It looks strangely poignant lent against the wall out there waiting for its final journey to the tip. Like those old passengers ships which doled out there own form of luxury to lucky passengers, my old bath is going to end up as scrap. Though the luxury of bathing in it was diluted a bit by the cracking paint which acted as a defoliant whenever you moved and the joy of bathing was further reduced by its habit of running cold water just before it was properly full.
I am putting in a new bathroom in case you are wondering. Well two builders are doing the work whilst I sit here listening to the noise., stepping over the rubble and hoping that it is all worth while.
Maybe I don’t need a bathroom at all. We have all got so dependent on home conveniences that we have forgotten that it isn’t that long ago when domestic houses never had a room dedicated to all those things that nowadays go on behind that locked door.
Actually a china bowl and a jug of water was usually the best you could hope for if you wanted a good scrub down in the old days when my house was built in the early 19th. Century. So the little room that I am now seeing in its original shape would never have been used for such messy jobs.
If I lived in a giant mansion then maybe I wouldn’t have had this thought about wasted space but a little bathroom hardly seems worth all the trouble.
Now if the house was big enough to take, say, that wonderful bathroom from the scary film The Shining then it would be a true shrine to luxury.
Or maybe if it could take an entire building like the Rudas Baths in Budapest which were built in traditional style by the Turks in the 16th. Century with open holes in the ceiling to let in daylight in exquisite rays of sunshine.
I went there once and experienced, I imagined, what it must have been like to have a bath in the grand manner enjoyed by the ancient Romans and Greeks when bathing was a central part of social life. It is best not being shy if you plan to go there because you are clad in only the skimpiest of loin clothes and the whole ritual is very communal. It is also the proper way to take a bath where you get clean first and then progress through different pools which get hotter and hotter before you then progress back to room temperature.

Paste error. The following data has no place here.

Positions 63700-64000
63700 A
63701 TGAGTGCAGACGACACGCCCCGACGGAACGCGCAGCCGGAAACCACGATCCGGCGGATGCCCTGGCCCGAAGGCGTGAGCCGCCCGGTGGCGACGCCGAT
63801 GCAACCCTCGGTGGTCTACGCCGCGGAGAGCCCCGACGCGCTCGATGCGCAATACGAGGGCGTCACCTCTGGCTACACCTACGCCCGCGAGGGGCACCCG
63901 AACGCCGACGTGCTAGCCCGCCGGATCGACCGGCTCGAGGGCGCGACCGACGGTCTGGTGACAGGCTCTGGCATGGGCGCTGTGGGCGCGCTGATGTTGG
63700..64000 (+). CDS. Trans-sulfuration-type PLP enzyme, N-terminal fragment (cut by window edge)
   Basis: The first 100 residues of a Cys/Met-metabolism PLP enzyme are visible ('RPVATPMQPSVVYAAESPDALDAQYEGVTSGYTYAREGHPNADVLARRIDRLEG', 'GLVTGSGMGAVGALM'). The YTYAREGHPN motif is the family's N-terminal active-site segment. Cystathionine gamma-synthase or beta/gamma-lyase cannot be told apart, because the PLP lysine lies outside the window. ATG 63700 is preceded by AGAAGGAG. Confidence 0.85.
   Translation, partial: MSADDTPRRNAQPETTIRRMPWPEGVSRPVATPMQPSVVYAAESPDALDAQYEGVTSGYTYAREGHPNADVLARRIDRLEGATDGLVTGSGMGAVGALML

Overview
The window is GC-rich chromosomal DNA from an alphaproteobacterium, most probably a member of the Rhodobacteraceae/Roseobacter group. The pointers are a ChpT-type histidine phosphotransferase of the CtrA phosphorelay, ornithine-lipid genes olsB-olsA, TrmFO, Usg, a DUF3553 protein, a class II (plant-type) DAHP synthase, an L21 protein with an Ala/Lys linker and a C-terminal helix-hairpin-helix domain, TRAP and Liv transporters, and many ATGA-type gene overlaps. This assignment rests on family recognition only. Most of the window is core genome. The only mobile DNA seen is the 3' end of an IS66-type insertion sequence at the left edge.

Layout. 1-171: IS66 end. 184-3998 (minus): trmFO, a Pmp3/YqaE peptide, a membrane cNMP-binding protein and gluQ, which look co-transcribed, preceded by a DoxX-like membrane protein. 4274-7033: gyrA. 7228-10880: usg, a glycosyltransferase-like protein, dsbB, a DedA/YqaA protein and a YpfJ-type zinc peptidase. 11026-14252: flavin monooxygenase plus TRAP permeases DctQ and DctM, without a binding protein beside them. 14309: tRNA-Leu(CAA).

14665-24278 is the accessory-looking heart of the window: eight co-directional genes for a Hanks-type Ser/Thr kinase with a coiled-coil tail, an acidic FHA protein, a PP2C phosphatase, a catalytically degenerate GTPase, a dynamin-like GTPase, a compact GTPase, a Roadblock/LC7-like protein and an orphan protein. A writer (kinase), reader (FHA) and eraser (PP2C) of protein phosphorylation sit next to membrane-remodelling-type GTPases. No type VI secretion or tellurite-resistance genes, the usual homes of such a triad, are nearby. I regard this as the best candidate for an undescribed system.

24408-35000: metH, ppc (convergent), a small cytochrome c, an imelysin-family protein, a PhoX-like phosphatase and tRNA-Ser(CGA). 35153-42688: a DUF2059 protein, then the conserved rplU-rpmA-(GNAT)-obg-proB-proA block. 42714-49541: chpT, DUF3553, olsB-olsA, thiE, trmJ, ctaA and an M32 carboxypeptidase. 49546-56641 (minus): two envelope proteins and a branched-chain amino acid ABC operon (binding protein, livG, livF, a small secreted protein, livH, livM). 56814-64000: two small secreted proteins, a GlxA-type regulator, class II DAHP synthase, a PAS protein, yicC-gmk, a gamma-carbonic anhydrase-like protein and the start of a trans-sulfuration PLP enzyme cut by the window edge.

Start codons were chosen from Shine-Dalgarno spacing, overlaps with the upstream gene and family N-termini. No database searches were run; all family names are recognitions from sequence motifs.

Not speaking Hungarian limited the conversation somewhat but I could imagine what it would have been like when those Romans and Greeks got together for a good chat with a bit of back rubbing thrown in just to be friendly.
I suppose a more modern equivalent of those jovial manly moments of bathtime comraderie was the footballers’ bath. In the old days a place for banter, a cigarette and a mug of tea but these days more a soak in precious oils and followed by some exotic anti-aging skin conditioners.
Well it is all about getting naked and wet I suppose so who can blame artists down the centuries majoring in bathroom scenes. Even the chaste Moon Goddess Diana found her true role in our culture as the girl who protested way too much about being caught in the altogether when it was time to get clean.
One of my neighbours still has the old fashioned outside lavatory at the bottom of her garden, where I have a shed. Now there’s a thought. Why not reintroduce the outside loo and hang an old tin bath on the outside ready to bring in and fill with hot water in front of the fire?
I am not worried about myself of course but I will have to go ahead with that new bathroom. What would happen if I had nowhere to keep my four little friends, the plastic ducks? Hope they like the new place.